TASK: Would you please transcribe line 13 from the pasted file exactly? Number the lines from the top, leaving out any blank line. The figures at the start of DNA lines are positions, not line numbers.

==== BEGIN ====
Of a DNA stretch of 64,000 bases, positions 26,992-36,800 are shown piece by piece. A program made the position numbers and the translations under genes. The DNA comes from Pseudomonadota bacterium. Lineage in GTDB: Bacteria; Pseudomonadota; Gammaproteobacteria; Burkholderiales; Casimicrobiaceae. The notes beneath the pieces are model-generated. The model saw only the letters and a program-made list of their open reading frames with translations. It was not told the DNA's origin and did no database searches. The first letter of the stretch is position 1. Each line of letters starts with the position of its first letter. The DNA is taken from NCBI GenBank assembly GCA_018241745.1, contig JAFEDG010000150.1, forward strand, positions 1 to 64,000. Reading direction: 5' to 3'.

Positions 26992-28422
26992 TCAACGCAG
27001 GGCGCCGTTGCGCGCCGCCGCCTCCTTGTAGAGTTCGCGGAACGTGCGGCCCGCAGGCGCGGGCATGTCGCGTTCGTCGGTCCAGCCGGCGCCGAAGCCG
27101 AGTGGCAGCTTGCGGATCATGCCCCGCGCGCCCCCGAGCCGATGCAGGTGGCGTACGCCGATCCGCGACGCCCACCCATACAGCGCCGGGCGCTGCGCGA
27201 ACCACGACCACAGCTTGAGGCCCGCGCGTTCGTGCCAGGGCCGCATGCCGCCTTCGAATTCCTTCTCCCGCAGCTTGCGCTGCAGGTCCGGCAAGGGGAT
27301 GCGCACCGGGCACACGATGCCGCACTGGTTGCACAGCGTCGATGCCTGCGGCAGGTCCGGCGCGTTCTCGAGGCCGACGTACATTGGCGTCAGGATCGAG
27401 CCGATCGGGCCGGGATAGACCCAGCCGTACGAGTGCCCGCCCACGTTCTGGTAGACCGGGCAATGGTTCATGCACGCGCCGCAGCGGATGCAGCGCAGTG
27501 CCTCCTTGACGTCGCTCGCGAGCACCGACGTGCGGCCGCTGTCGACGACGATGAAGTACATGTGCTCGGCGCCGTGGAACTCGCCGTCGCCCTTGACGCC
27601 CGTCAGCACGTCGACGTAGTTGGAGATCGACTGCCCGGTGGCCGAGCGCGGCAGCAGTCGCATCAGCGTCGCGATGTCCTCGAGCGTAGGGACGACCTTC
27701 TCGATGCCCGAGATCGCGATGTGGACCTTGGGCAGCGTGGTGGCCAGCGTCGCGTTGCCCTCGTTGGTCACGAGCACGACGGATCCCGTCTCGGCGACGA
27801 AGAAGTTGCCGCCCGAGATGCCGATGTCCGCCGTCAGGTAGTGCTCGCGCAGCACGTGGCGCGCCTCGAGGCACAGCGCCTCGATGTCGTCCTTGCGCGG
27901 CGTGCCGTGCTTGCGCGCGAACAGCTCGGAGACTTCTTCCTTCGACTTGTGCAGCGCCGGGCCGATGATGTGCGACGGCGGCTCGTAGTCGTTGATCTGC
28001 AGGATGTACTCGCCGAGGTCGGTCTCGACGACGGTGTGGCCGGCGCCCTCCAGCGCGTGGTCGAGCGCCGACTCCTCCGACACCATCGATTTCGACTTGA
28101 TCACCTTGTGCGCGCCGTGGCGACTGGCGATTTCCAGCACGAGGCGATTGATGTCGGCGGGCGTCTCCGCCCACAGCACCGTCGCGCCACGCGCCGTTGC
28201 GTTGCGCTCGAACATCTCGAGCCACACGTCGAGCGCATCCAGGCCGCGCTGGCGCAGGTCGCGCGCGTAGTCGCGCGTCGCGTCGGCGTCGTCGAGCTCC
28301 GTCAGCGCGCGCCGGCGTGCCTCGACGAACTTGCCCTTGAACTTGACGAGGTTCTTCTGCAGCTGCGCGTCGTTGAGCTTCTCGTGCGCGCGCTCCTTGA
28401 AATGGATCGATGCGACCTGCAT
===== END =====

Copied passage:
27901 CGTGCCGTGCTTGCGCGCGAACAGCTCGGAGACTTCTTCCTTCGACTTGTGCAGCGCCGGGCCGATGATGTGCGACGGCGGCTCGTAGTCGTTGATCTGC